An international team of researchers, led by scientists from Ludwig Maximilian University of Munich (LMU) and the Medical University of Vienna, has published the world’s first standardized criteria for imaging diffuse gliomas using amino acid PET. These criteria, known as PET RANO 1.0, have been introduced to address the limitations of conventional MRI in examining highly malignant brain tumors called diffuse gliomas.

Diffuse gliomas have historically been difficult to assess with MRI scans. Amino acid PET scans, which utilize specialized tracers based on proteins, offer improved accuracy in visualizing the activity and extent of these brain tumors.

Led by Nathalie Albert, PhD, of LMU and Matthias Preusser, MD, of the Medical University of Vienna, the Response Assessment in Neuro-Oncology (RANO) Working Group has devised pioneering criteria. This international, multidisciplinary consortium, formed over the last decade, aims to establish standardized response criteria for brain tumor clinical studies. These criteria are on track to become the industry standard for evaluating diffuse glioma treatment outcomes.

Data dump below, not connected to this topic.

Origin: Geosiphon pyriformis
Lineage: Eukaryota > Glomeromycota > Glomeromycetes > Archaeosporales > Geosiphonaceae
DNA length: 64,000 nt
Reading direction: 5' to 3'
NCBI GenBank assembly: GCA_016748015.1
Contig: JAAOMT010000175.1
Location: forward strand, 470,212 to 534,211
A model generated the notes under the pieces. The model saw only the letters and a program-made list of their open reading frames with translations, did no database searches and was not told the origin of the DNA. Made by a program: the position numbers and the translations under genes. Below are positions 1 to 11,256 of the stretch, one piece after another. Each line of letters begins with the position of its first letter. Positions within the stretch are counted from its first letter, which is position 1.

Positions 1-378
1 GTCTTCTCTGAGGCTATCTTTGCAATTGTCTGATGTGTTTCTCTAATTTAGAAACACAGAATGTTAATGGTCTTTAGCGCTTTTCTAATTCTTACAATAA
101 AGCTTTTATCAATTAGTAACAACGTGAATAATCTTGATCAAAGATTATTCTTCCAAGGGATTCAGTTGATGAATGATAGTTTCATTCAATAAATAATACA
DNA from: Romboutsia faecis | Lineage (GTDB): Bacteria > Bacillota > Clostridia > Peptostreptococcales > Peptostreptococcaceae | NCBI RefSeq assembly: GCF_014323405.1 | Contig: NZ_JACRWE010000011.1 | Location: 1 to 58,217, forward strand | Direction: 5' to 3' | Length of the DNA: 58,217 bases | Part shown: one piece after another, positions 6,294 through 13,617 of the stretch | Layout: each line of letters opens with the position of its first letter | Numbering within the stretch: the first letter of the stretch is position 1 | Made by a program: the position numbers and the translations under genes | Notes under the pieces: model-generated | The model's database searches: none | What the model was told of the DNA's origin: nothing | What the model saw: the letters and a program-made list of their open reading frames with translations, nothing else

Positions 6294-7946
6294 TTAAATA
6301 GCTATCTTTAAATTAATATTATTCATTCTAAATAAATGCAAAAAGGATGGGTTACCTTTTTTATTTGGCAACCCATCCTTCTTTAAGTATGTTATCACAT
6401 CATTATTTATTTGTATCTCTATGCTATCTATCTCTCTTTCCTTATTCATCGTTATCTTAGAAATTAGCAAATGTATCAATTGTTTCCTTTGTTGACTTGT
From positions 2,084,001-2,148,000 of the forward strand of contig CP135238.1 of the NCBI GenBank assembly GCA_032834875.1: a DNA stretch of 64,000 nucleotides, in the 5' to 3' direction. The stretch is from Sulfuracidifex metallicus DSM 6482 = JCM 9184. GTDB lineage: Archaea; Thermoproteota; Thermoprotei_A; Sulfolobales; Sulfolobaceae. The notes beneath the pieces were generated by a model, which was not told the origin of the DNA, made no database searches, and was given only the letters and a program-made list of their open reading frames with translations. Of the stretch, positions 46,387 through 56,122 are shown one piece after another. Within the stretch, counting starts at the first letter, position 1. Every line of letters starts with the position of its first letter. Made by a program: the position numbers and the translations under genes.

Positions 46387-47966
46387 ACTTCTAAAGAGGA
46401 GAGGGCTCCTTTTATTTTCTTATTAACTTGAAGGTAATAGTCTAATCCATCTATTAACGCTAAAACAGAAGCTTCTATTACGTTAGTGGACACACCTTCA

“PET imaging with radioactively labeled amino acids has proven extremely valuable in neuro-oncology and permits reliable representation of the activity and extension of gliomas,” Albert says. “Although amino acid PET has been used for years, it had not been evaluated in a structured manner before now. In contrast to MRI-based diagnostics, there have been no criteria for interpreting these PET images.”

The introduction of PET RANO 1.0 now provides a structured framework for utilizing PET scans in clinical studies and routine clinical practice, researchers say.